Count 3 is a defamation claim under § 1983 against defendant Howard Rosen. The defamation claim against Rosen arises out of the statements he made during the pre-shift roll call meeting at the Miami-Dade Narcotics Bureau on May 6, 2016. Diaz's § 1983 claim asserts that, despite having already decided not to prosecute him, Rosen advised approximately 40 members of the Narcotics Bureau, among others, that "the common denominator on numerous, numerous cases where money was missing from scenes" was Diaz. Rosen also stated that "[w]e know that, over the past, [Officer Diaz] has stolen money. We just can't prove it and charge him with a crime." In reference to other cases Diaz had investigated, Rosen opined that "[t]here was a serious credibility issue with [Officer Diaz], so we can't file the case." Although the State Attorney's Office had decided not to prosecute Diaz, the MDPD's Professional Compliance Bureau was still investigating Diaz at the time of the meeting. The statements Rosen made at this meeting constitute the basis for Diaz's § 1983 defamation claim. In response, Rosen claims that he is entitled to qualified immunity.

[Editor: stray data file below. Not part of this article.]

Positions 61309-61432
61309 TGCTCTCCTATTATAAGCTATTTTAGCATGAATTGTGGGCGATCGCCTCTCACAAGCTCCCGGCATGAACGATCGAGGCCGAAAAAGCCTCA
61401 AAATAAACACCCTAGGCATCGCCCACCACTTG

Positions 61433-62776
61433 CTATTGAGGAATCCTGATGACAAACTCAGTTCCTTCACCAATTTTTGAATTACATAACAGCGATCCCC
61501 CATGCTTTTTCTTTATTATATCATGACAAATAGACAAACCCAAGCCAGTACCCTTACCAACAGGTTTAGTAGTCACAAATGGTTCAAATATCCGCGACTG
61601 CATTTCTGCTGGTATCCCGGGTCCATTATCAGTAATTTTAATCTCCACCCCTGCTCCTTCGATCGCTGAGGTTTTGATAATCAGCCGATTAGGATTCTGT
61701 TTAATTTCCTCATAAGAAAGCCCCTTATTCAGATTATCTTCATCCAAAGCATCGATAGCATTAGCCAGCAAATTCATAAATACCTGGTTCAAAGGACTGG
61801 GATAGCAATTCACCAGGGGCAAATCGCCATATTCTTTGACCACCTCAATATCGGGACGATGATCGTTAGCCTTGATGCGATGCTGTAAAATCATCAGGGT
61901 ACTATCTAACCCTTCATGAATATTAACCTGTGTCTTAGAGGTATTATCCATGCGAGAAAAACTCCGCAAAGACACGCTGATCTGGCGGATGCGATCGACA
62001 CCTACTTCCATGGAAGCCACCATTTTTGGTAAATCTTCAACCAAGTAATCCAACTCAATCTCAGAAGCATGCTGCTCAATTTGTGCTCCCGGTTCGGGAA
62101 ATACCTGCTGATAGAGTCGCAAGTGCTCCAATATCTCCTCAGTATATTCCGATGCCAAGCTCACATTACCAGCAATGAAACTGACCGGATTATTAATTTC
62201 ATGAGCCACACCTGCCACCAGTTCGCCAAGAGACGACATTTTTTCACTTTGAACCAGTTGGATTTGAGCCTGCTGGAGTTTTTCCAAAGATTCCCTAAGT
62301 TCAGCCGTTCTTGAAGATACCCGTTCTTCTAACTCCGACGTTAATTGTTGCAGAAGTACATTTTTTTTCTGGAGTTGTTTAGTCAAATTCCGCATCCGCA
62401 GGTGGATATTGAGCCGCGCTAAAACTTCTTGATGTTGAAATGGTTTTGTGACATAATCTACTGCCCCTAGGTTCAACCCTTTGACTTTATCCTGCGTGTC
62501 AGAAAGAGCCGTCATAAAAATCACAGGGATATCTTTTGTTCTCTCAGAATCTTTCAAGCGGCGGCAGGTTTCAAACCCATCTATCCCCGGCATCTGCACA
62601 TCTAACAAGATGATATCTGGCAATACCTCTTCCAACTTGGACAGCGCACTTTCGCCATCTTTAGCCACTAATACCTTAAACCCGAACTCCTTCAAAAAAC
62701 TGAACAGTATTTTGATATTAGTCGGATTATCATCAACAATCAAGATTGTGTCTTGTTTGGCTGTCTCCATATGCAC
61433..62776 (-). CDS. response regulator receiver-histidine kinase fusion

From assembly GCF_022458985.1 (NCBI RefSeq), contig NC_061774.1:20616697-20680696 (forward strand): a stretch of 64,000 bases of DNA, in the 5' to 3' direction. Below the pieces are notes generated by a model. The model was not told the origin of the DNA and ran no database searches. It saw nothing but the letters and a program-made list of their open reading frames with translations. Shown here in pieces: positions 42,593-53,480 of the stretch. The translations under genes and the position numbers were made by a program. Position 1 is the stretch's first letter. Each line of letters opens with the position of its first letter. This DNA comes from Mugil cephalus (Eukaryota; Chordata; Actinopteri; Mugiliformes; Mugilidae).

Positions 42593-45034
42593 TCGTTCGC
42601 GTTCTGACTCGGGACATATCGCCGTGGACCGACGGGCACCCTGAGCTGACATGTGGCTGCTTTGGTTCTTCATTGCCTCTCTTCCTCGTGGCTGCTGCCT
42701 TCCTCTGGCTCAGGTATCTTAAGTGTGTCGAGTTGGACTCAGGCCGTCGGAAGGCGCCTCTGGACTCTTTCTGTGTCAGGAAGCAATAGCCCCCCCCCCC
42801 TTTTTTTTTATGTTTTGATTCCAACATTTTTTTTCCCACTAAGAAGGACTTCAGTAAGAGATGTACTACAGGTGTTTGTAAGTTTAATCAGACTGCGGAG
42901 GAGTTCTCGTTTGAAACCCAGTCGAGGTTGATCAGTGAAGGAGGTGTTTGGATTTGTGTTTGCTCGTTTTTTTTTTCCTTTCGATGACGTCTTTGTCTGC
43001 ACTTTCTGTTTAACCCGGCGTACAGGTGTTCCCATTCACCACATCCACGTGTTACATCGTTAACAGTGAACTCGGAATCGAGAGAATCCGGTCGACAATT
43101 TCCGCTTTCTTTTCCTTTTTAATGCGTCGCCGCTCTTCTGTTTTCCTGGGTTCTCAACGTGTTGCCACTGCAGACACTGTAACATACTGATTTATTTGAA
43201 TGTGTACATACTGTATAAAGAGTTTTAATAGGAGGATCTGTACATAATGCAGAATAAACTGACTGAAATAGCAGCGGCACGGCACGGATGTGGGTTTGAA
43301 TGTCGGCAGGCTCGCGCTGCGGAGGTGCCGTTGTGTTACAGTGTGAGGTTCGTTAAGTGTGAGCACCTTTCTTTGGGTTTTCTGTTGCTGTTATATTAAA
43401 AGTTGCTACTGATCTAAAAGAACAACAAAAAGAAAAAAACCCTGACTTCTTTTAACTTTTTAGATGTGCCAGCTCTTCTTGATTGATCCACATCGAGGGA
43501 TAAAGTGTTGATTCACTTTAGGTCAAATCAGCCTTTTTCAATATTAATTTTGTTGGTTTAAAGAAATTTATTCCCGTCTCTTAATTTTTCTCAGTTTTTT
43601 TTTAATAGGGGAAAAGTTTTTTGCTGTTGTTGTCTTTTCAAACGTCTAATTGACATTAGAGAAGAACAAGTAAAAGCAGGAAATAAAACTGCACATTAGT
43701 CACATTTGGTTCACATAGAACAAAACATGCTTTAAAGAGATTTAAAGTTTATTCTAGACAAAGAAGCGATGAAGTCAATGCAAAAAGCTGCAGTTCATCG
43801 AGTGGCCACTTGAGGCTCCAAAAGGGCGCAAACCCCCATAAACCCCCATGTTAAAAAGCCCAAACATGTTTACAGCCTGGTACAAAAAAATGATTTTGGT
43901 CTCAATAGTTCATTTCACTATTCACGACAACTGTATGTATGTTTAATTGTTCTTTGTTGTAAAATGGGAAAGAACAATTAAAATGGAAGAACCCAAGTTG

We laid out the relevant law pertaining to qualified immunity above and need not restate it here. In Mikko v. City of Atlanta, we stated that "[a] prosecutor's most basic duty is to prosecute cases in his jurisdiction on behalf of the State. Related to that duty, prosecutors may also communicate with other law enforcement agencies, officials, or employees about current or potential prosecutions." 857 F.3d 1136, 1143-44 (11th Cir. 2017). Because there remained an ongoing criminal investigation into Diaz at the time of the roll-call meeting, we are bound by Mikko to find that Rosen was acting within the scope of his discretionary authority. Rosen's statements to fellow law enforcement officers explaining his decision not to not prosecute Diaz as well as concerns he has over Diaz's credibility as a witness clearly fall within Rosen's discretionary authority as a prosecutor.